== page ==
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Jewelry Care



Properly caring for and storing your fine jewelry will help maintain its beauty and value. While some people are harder on their jewelry than others, everyone can benefit from these jewelry "rules" and common sense suggestions for jewelry care accumulated throughout my career in the jewelry business.


The No.1 suggestion I can make is to separate each piece of jewelry from another.  Diamonds are the hardest mineral on earth, and they can scratch all other gemstones, plus pearls, gold, and platinum. They can also scratch other diamonds. Do not throw your fine jewelry into a pile in a jewelry box. Not only is it frustrating to untangle chains from other jewelry, taking up valuable time when you're trying to get out the door, but it also frequently leads to serious damage. 


It's best to store each piece in a soft place. That could be in a suede, felt, or velvet pouch, or in its original box.  Divided, velvet-lined drawers in a custom closet are a great option, because you can see a number of pieces at one time without having to open individual bags. If you use a safe with shelves, there are lined, divided boxes with transparent tops available online or at The Container Store that are stackable and compact. Custom safes specifically outfitted for fine jewelry are the ultimate in luxury and practicality.


Remove your rings when you're working at home and place ringholders in a few logical spots, such as on the kitchen sink windowsill and on a nightstand. If you can get in the habit of always using a ringholder when cooking or washing dishes, you won't misplace your ring, nor will you grind it up in the garbage disposal. (I've seen such a ring. The mounting was destroyed but miraculously, the diamond did not chip.)

ringholders to protect your fine jewelry


Lotion, sunscreen, soap, shampoo, hair products, and a myriad of other personal care items conspire against the beauty of our jewelry. Diamonds can look cloudy and lose their sparkle within one day of a professional cleaning. For pieces that are worn just occasionally, I recommending wiping them with a soft cloth after each wear, before they are stored. Put your jewelry on last, after clothes, makeup, hairspray, and perfume. A jeweler can completely revitalize your pieces with the correct method of polishing, cleaning, and the use of high pressure steam. To keep your jewelry looking its sparkling best between professional cleanings, follow these instructions.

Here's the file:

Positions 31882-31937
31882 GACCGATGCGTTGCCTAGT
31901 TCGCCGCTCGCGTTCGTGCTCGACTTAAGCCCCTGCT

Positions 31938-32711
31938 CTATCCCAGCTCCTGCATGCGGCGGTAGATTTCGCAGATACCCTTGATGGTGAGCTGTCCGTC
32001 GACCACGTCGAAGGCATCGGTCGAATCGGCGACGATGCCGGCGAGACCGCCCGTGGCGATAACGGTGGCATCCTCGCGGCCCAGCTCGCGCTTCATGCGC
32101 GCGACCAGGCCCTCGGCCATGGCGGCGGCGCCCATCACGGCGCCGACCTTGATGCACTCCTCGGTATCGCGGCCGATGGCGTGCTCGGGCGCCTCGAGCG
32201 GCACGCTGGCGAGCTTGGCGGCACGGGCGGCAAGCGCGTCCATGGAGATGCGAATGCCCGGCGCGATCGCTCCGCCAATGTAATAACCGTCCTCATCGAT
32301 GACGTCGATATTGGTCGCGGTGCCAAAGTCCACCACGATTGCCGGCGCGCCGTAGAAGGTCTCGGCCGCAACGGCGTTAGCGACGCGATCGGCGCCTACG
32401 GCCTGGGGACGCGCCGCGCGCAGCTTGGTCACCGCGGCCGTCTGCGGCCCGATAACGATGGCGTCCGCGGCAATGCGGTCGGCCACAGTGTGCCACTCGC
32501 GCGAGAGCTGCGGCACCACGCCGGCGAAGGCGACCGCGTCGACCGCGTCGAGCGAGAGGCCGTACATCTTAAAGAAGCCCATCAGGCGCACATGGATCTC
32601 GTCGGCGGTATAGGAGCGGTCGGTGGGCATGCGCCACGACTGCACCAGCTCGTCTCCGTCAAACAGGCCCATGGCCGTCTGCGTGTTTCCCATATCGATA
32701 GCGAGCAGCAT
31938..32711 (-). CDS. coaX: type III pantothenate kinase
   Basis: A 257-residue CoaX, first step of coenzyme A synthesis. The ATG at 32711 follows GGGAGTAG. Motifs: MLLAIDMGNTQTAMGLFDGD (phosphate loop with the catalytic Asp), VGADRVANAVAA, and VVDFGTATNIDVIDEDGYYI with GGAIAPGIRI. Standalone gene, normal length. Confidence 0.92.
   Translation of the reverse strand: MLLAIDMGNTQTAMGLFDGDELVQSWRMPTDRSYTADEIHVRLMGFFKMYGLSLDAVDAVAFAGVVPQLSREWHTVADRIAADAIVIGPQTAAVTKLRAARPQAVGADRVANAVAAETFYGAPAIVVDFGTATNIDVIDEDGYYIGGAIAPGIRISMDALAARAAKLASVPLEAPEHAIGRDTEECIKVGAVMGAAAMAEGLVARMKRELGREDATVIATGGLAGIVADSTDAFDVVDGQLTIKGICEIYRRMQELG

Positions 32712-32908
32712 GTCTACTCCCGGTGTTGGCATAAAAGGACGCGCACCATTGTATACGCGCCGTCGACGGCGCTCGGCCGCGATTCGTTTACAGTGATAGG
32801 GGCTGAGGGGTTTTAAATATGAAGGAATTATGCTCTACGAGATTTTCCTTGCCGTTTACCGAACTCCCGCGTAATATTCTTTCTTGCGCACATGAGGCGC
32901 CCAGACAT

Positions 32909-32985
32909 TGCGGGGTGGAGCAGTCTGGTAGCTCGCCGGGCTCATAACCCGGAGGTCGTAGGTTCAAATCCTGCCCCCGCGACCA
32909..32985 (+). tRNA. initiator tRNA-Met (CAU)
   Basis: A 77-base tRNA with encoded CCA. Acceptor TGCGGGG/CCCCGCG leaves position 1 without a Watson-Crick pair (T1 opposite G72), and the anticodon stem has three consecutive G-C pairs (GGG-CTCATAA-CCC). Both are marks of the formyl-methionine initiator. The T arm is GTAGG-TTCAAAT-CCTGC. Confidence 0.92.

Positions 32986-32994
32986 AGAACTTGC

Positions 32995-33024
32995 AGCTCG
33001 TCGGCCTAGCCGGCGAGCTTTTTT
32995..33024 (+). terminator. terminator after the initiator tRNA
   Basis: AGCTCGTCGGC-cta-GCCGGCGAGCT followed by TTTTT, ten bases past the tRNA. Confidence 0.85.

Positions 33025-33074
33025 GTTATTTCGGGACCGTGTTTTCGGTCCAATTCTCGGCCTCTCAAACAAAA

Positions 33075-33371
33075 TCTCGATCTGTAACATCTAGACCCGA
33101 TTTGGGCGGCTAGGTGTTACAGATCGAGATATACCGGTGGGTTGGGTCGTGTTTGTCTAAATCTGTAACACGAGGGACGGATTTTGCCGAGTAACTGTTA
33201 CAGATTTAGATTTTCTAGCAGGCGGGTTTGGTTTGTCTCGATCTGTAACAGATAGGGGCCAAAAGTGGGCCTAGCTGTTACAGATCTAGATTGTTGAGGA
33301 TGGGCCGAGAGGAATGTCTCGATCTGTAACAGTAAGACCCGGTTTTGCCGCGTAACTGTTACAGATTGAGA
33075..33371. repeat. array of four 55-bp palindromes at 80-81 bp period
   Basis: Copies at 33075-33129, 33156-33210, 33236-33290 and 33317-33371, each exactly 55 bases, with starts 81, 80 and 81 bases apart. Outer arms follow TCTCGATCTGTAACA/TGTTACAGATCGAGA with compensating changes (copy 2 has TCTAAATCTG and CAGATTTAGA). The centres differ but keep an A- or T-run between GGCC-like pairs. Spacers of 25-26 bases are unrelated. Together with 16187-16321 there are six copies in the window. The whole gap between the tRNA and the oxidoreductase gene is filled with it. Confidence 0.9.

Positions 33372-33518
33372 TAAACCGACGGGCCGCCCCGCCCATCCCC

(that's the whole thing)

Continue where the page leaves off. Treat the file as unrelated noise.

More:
Another good habit is to put your jewelry on while standing or sitting in a carpeted area. That way, if a piece hits the floor, it has a much smaller risk of breaking or fracturing. The absolute worst place to put on your jewelry is in the bathroom over the sink. First, you can drop the jewelry into the sink and down the drain. If you miss the sink, it will fall even farther to the tile floor, which is as hard as concrete. Get out of the bathroom and into the bedroom when putting on your jewels.


I always tell newly engaged couples that even though a ring is comprised of metal and diamonds, it is not indestructible. Repeated gripping of hard metal objects can bend your ring out of shape, which may cause small pave'-set diamonds to start falling out of their settings right away. If you lift free weights at the gym, play golf, garden, or play field hockey while wearing your rings, you will bend and damage them. Leave them at home or in your locker when doing these activities. If you feel strange not wearing a wedding band, purchase a plain gold or platinum band without any diamonds as a substitute to wear when needed. This type of ring can be reshaped by a jeweler if it is bent out-of-round.


Believe it or not, you can damage rings by clapping your hands together. Eternity bands can emerge from a concert with chipped stones, damaged settings, or even missing gems. If you wear rings on both hands, consider leaving one behind before your head out to the big game or theatre. Repeatedly slamming two rings together as you applaud will damage them.


Nor is toothpaste, for that matter. One client told me she never needed to clean her rings, she just wore them while swimming laps ever day, and the pool kept them clean. That is true . . . chlorine can keep a diamond clean. But it also attacks gold and over time can pit the metal and damage prongs, letting your diamond slip into the water. You're better off not wearing your rings in the pool or hot tub.


I met a woman years ago who came into the shop where I was working to have her rings cleaned and checked. She said she always did this the afternoon following her annual mammogram. What a smart woman she was! A jeweler will check for loose stones, prongs that may be worn away, or areas of wear on your jewelry that could become problems in the future if not repaired.


"Buy it, insure it, wear it, and enjoy it." A former colleague of mine gave this advice to women who never took their jewelry out of the safety deposit box because they were afraid to wear it. There are several types of jewelry insurance available for purchase. Most coverage is obtained through your renter's or homeowner's policy, where items can be individually scheduled or covered by a "blanket" with other luxury items. Talk with an insurance professional to learn about the different types of coverage, the advantages of each, and their cost. If you do not have renter's or homeowner's insurance, Jeweler's Mutual offers policies on individual pieces and can be easily researched online.

Contact me for more information about any of my jewelry consultation services.

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